The Strengths and Weaknesses of Marxism
I have chosen to write about Marxism as it is the starting foundation for the class system we use today. He saw how Capitalism fed down to the working class and produced a top down approach to how our present system within our everyday life works. He was a revolutionary on the back of the industrial revolution; his ideas were in my opinion a catalyst to the future. His vision of what would be although unbeknown by him at the time has shown rapid growth within industry and community. The system that Marx sees is and has been the same for the last 2 centuries (Giddens A 2006 pg.15-16).
Karl Heinrich Marx was born into a comfortable middle-class home in Trier on the river Moselle in Germany on May 5, 1818. He was born of Rabbis but had a protestant baptism to save his father’s job as a lawyer. Marx gained a passion for romantic literature and Saint-Simonian politics. Saint Simon himself advocated a society which was lead "scientifically" by men who had the intellect and training to guide society using policies arrived at "scientifically." Calling for the creation of a new science which would focus on man as a social creature (which eventually would be created and called sociology). (www.pinn.net 2003). Marx went on to study at the University of Berlin for a further four years due to his father’s influence. Marx became a member of the Young Hegelian movement. This group, which included the theologians Bruno Bauer and David Friedrich Strauss, produced a radical critique of Christianity and, by implication, the liberal opposition to the Prussian autocracy. Finding a university career closed by the Prussian government, Marx moved into journalism and, in October 1842, became editor, in Cologne, of the influential Rheinische Zeitung, a liberal newspaper backed by industrialists. Marx's articles, particularly those on economic questions, forced the Prussian government to close the paper. Marx worked on what was known as the material conception of history. Of which the basic thesis was that "the nature of individuals depends on the material conditions determining their production." Marx traced the history of the various modes of production and predicted the collapse of the present one -- industrial capitalism -- and its replacement by communism. Marx’s health was beginning to deteriorate and although he was still making commentaries on his previous works and philosophies. Marx’s health did not improve. He travelled to European spas and even to Algeria in search of recuperation. The deaths of his eldest daughter and his wife clouded the last years of his life. Marx died March 14, 1883 and was buried at Highgate Cemetery in North London.(Kries S 2000).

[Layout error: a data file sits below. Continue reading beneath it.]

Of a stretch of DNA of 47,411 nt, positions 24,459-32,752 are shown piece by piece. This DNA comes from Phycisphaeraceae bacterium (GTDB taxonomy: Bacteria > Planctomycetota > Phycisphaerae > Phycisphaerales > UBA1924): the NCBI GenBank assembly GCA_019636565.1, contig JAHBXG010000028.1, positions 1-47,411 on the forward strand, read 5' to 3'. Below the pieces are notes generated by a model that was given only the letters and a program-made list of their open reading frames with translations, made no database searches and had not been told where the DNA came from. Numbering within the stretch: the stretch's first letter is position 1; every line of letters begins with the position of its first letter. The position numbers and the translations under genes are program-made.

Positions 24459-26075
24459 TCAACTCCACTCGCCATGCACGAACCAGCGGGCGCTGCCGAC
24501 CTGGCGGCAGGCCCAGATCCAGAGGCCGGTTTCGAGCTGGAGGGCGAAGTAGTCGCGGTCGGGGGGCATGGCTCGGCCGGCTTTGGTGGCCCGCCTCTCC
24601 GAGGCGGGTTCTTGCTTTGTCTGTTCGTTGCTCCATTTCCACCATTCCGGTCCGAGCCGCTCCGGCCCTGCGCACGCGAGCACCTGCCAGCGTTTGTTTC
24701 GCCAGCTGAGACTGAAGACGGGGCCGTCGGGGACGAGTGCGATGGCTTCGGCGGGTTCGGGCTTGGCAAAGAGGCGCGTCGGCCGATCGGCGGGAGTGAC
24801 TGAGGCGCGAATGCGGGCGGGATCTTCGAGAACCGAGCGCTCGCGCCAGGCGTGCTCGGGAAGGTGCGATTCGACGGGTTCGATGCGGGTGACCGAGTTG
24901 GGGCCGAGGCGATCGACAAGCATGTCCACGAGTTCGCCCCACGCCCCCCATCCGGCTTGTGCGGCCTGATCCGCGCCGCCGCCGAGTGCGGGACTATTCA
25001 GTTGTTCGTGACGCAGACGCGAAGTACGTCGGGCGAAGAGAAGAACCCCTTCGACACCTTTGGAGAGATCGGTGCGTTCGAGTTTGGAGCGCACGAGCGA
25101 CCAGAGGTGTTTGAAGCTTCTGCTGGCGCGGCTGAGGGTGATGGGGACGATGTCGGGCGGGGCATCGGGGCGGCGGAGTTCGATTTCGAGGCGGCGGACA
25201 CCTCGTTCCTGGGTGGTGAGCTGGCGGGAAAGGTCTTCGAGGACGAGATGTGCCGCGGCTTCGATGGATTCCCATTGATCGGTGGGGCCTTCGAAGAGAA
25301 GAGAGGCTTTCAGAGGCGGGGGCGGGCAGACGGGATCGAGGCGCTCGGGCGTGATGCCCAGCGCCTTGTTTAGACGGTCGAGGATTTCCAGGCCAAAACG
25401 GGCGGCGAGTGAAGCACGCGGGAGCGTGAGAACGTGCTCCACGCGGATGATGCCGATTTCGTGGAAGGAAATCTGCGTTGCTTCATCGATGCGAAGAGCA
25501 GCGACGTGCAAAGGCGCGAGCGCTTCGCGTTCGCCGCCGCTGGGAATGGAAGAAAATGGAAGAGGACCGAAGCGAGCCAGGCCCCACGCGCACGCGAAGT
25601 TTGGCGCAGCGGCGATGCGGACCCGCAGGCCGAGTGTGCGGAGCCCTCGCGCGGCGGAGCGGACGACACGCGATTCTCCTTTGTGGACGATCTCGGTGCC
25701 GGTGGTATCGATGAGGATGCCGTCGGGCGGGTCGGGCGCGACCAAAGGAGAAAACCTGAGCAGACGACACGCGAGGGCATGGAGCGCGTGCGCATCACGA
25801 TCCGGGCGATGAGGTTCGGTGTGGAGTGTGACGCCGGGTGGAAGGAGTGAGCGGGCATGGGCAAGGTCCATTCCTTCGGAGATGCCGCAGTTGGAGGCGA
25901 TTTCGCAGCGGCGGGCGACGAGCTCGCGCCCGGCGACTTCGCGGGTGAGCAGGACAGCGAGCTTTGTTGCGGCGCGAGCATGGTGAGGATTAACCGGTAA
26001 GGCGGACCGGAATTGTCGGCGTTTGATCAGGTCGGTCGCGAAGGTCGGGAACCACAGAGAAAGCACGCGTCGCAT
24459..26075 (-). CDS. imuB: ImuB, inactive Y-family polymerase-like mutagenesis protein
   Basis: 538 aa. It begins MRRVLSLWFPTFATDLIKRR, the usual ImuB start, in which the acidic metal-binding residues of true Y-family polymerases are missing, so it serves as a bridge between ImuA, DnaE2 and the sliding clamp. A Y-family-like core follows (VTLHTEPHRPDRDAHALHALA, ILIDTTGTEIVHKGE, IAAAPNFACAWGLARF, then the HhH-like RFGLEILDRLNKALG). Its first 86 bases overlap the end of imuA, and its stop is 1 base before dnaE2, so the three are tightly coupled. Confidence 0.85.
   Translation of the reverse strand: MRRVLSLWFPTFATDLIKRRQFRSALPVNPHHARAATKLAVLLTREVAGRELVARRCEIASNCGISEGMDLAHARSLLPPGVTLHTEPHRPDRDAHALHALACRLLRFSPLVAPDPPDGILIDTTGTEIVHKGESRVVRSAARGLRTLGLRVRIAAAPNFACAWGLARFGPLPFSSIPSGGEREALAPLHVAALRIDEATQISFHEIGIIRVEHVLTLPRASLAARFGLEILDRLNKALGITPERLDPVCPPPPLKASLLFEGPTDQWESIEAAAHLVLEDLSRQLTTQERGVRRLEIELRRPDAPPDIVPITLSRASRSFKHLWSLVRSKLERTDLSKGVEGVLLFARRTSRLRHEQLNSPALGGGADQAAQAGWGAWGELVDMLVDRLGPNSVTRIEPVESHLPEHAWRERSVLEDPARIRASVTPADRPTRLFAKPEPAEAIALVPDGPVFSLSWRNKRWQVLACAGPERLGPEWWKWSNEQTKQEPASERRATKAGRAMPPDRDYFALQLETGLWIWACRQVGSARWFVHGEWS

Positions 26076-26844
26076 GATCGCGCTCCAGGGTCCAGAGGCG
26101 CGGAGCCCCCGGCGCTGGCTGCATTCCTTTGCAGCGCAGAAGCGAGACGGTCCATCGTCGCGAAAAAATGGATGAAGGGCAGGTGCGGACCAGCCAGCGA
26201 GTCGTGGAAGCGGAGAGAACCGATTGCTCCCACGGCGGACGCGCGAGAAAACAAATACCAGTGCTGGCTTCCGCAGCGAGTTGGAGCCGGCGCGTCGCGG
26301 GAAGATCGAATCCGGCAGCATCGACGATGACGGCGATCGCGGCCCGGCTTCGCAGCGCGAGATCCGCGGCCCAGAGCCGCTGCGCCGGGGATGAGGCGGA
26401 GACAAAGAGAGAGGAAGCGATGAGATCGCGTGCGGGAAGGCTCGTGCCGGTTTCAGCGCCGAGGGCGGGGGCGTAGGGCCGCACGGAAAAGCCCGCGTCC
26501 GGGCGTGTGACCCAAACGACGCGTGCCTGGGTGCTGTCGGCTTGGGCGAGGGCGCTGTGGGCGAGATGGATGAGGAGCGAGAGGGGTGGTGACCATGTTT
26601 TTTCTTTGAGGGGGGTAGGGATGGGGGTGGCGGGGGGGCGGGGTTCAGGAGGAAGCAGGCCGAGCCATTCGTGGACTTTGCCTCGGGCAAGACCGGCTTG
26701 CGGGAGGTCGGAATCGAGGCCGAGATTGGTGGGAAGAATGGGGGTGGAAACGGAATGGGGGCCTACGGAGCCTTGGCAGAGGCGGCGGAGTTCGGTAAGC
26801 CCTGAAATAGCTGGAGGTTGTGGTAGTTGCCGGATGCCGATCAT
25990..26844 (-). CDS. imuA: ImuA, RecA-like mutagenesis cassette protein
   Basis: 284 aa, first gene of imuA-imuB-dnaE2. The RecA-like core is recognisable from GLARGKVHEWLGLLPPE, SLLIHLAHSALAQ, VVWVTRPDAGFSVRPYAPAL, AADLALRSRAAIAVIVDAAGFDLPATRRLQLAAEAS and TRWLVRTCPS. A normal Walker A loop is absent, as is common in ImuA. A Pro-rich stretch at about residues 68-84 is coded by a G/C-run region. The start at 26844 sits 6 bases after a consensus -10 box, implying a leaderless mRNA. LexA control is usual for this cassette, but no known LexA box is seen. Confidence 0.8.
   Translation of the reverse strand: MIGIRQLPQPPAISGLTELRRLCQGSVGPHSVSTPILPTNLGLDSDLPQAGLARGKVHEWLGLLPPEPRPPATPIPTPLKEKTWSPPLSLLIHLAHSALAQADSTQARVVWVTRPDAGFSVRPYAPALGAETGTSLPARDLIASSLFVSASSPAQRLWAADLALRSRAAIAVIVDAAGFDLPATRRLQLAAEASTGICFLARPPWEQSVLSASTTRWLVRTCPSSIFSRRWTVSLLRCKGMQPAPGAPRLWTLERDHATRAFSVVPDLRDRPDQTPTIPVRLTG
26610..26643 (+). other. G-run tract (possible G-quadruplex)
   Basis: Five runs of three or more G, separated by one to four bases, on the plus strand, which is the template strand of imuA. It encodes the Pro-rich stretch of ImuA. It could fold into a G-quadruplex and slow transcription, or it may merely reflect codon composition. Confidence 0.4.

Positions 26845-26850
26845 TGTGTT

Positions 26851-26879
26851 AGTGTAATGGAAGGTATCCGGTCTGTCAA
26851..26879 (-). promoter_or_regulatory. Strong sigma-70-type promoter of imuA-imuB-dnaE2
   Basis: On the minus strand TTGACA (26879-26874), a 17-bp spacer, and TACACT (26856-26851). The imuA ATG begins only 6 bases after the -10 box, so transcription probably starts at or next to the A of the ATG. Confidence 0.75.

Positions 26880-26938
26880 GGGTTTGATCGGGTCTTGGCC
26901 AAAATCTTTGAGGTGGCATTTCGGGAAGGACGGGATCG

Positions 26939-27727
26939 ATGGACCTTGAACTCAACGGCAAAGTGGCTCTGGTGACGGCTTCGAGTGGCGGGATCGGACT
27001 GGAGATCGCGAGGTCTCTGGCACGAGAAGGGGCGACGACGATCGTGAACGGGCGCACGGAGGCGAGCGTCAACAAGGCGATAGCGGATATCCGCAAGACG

Communism was the predecessor of Marxism. "The Communist Manifesto". The Communist Manifesto was a summary of his entire social and political philosophy. The publication of this book occurred at a most propitious time. The book appeared on the eve of the 1848 revolution in France and less than one year before an attempted revolution in Germany. After the failure of the 1848 revolution in Germany he was expelled from his country of origin and moved to London. (Newcombe J 2000) The capitalist society is a system that relies on lower waged workers to produce, and build profits for those who build the higher class system, because their own economic circumstances allow them to do so. Communism however is something that principally is a great idea but as many things politically becomes corrupted and the equal power is then seen as a dictatorship and not as a principle of equality to all. Marx was radical when looking at his ideas of industrialism. We see clearly that he recognises a class system that starts ultimately from Capitalism. He starts to make waves about his findings which begin to disturb a country such as Germany who would seem relatively strong in the industrial fields and a world leader in the coming of the industrial revolution. He talks about the class system and how he saw the emergence of the working class. Before in the history of Britain there were rich or poor. In modern day there is the wealthy, the middle class, working class and beneath the breadline. Marx clearly sees that Capitalists form a ruling class. The group that make up the waged workers are the working class. Another branch of the working class are the Proletariat, these were the workers from the land who went on to expand cities and towns. Giddens goes on to say Marx stated that capitalism is inherently a class system, class relations are characterized by conflict. (A Giddens 2006 pg. 16). All about philosophy states that” Under capitalism, the proletariat, the working class or “the people, “own only their capacity to work; they have the ability only to sell their own labour. According to Marx a class is defined by the relations of its members to the means of production (www.allaboutphilosphy.org 2002). It is clear to see how the ideals of Marxism can link with the basis of socialism. It is however my belief that Marx did not intend his ideas and works to turn to the communist regime that came about under Stalin. Principally communism has its strengths.